Kevin says, “I was injured on the job as a federal inspector, suffering massive injuries internally and my spine was severed at the T-5 level, leaving me paralyzed from the chest down and confined to a wheelchair for life. My experiences along the way served as tremendous education that has been at the foundation for all my accomplishments – from working with the ADA in the very beginning to becoming a world class athlete. I’ve had the opportunity to contribute to construction designs that work for all and to work with people of all ages with different disabilities. These experiences have all played a huge part in enabling me to see, understand, to push through and know what types of things are necessary and what it truly takes to make accessibility work for everyone.”
The goal we should all aspire to is to allow everyone to enjoy full access to our public spaces. This includes wheelchair athletes like myself, other severely disabled men and women, our able-bodied aging population, those who need scooters for access or other mobility aids – even those people with no physical disability who are enjoying time together with children in strollers or riding along behind their parent’s bicycles. Access should be universal.
Because Kevin is frequently outdoors working out in his wheelchair or hand-cycle, he takes notice of the people enjoying the park spaces and trails. He knows how important it is for anyone to get outdoors from time to time to get some fresh air, to have a stroll, run or bike – just to feel the wind on their faces or hear the sounds of the city or of the natural environment around them. As a whole, however, citizens tend to take public spaces for granted, or they see municipal beautification projects superficially – noticing the visual upgrades and amenities provided, but not always appreciating the principles of accessibility, which are an important part of making these benefits available to all.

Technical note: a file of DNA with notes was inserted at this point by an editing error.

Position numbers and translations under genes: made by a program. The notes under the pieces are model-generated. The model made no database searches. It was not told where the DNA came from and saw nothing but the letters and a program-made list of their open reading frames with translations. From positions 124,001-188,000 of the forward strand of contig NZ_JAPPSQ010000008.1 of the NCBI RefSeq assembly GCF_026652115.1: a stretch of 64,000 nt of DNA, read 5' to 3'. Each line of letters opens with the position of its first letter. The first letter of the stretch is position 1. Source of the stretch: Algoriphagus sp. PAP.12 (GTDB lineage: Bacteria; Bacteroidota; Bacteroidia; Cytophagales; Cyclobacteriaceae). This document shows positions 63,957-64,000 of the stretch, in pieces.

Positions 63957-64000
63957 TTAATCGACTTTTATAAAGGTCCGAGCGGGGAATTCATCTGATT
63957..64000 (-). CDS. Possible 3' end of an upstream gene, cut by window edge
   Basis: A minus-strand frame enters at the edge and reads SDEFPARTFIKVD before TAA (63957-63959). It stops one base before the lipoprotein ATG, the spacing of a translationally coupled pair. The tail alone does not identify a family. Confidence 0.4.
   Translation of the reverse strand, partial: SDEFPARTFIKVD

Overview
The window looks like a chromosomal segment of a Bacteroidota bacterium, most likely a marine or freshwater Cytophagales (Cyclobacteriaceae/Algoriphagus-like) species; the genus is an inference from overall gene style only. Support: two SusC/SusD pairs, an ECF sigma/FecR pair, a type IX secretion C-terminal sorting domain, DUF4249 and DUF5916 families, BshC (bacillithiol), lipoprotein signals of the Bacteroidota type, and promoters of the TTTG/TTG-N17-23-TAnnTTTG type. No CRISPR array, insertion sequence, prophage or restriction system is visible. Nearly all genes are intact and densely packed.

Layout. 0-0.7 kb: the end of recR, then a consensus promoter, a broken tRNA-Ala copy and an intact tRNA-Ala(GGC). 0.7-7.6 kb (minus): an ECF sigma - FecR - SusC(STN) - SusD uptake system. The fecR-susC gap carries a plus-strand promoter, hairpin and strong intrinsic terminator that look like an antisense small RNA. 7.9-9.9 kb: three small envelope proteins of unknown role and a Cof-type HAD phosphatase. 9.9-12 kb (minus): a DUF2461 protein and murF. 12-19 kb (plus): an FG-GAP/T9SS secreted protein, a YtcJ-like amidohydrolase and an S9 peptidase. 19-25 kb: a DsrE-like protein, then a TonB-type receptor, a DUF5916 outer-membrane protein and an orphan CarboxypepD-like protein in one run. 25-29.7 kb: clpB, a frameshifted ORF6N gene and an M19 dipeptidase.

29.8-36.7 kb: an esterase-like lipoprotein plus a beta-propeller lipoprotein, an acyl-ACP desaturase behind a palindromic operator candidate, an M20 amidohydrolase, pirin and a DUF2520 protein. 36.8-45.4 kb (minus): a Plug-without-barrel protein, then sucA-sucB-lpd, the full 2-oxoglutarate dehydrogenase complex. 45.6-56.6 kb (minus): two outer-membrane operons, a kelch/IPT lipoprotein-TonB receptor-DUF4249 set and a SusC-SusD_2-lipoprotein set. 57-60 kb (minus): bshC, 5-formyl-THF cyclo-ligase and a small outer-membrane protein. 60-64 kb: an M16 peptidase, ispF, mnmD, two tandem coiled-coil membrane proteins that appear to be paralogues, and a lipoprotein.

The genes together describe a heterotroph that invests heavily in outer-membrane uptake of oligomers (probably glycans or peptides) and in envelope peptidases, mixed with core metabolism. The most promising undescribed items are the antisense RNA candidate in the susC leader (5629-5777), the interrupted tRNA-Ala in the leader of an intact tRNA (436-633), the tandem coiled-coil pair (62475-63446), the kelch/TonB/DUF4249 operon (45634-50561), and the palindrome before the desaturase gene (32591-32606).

Kevin adds, “Probably one of the most important accomplishments President H.W. Bush made during his Presidency was the passing of the Americans with Disabilities Act (ADA) into law as an extension of the Civil Acts Right.” For Kevin and millions of disabled Americans, the ADA represented a landmark piece of legislation that would bring many improvements in the way they interacted with the built environment. As with any federal legislation, there were immediate benefits, but also areas where the ADA failed to effectively improve conditions as it was meant to. It is for this reason that Kevin continues to work with the City of Houston and other leaders and organizations to make sure that it’s not just the requirements of the ADA – but the core principle of accessibility – that drives the planning, design and construction of new projects.
In addition to his work with the ADA, Kevin has also worked with National Parks and Recreation, the Volksport Association, and with the Houston Commission on Disabilities. He adds, “I just want to be able to help make sure our Houston Parks and Recreation facilities have implemented accessibility for all!”
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320 Jackson Hill St. #164
Houston, Texas 77007-7448
Tel: (713) 686-0077